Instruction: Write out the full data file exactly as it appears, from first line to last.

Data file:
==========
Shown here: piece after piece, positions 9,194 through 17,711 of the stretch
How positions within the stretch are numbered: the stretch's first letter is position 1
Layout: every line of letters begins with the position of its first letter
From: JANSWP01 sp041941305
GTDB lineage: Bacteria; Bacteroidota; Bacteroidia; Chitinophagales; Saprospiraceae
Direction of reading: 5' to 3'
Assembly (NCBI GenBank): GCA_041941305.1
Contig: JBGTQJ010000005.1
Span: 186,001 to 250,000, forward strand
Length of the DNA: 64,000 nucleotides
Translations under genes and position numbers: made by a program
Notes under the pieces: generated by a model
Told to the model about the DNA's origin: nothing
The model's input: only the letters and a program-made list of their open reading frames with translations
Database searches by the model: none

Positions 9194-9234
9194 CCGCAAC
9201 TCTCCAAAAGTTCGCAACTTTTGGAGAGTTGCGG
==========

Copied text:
Shown here: piece after piece, positions 9,194 through 17,711 of the stretch
How positions within the stretch are numbered: the stretch's first letter is position 1
Layout: every line of letters begins with the position of its first letter
From: JANSWP01 sp041941305
GTDB lineage: Bacteria; Bacteroidota; Bacteroidia; Chitinophagales; Saprospiraceae
Direction of reading: 5' to 3'
Assembly (NCBI GenBank): GCA_041941305.1
Contig: JBGTQJ010000005.1
Span: 186,001 to 250,000, forward strand
Length of the DNA: 64,000 nucleotides
Translations under genes and position numbers: made by a program
Notes under the pieces: generated by a model
Told to the model about the DNA's origin: nothing
The model's input: only the letters and a program-made list of their open reading frames with translations
Database searches by the model: none

Positions 9194-9234
9194 CCGCAAC
9201 TCTCCAAAAGTTCGCAACTTTTGGAGAGTTGCGG